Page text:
Mythology aside, they can also be thought to reinforce the temporal power of the Shivaite kings of Chenla. After all, the palace of the king of Chenla is thought to have been located at Sambor Prei Kuk, then known as Isanapura. The devotee coming to this sanctuary would have been reminded that just as the Hindu god lived in a celestial palace, the temporal king lived in an earthly palace. The link between the king and Shiva would have been impressed on the devotee, reinforcing the power and prestige of the ruling king.
By taking a closer look at the weather-beaten carvings, this impression is only strengthened. Firstly, the whole flying palace is said to resemble a palanquin: a covered sedan-chair with a large protuberance on top.
This was obviously an elite form of transport, predominantly associated with royalty. Palanquins were certainly part of ancient court ritual in ancient Cambodia; while wooden palanquins have not survived in their entirety, bronze palanquin fittings from the Angkorian era still exist. While travelling in a royal procession in a palanquin, the king would literally have been riding in the air, further strengthening the association between the king and the Hindu gods.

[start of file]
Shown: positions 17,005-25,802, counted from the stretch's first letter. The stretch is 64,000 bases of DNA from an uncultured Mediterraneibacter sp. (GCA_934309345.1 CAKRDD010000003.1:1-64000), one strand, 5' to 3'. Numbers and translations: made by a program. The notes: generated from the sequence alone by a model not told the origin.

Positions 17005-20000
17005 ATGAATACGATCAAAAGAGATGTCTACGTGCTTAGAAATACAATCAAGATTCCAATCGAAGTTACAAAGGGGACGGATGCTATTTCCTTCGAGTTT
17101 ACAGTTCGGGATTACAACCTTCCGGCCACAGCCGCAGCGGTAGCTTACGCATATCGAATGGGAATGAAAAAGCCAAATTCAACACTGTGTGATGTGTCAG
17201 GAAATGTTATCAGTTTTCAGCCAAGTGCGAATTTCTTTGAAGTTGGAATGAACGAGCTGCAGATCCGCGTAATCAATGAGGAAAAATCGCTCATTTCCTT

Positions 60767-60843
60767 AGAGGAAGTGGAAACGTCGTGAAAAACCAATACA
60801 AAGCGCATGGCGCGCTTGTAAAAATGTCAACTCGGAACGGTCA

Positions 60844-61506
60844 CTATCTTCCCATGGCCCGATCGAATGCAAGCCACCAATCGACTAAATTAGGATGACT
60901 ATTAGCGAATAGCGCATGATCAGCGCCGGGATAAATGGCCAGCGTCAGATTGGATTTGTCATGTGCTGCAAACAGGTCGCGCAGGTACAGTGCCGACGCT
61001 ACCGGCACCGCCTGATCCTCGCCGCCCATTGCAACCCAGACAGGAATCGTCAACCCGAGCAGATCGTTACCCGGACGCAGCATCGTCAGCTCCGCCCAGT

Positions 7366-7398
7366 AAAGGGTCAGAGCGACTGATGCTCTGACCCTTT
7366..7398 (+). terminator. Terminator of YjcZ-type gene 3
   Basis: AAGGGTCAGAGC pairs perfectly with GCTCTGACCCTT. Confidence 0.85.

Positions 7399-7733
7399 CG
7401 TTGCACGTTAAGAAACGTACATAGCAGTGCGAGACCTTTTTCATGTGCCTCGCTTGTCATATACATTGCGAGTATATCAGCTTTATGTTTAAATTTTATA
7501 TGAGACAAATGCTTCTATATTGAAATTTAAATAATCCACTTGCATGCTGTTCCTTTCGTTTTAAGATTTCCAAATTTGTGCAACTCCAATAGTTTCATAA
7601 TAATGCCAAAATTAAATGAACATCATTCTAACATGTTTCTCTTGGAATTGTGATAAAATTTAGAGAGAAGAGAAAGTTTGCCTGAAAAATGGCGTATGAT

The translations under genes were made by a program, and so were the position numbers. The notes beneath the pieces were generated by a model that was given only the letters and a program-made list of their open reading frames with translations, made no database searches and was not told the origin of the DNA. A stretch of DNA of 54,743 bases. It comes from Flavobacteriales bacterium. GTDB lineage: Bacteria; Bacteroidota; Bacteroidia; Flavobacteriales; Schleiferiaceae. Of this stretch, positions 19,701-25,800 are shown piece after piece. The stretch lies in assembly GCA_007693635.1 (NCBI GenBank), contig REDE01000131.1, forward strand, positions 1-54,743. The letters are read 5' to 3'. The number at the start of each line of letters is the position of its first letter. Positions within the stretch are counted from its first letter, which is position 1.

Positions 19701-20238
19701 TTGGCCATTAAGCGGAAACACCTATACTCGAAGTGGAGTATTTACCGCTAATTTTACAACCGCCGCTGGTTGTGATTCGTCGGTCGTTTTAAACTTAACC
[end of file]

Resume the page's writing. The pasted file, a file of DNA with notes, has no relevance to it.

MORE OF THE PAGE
While the flying palace motif looks broadly similar between the various sanctuaries at Sambor Prei Kuk, there are some interesting variations in the fine detail. Being unusually crisp, the carvings at N16 offer more than most in this respect. In the crispest and most photographed of the panels, a male figure sits flanked by two shapely women.
Presumably, this is the king with female attendants, perhaps concubines. Further out you see other attendants, this time male figures, standing with long staffs. Perhaps their peripheral position reflects their comparatively lowly status. In the uppermost tier of the flying palace, there are five figures peering out. Perhaps these are gods or other celestial beings. And the whole structure is elaborately depicted in fine detail, reinforcing the sense of royalty and exclusivity.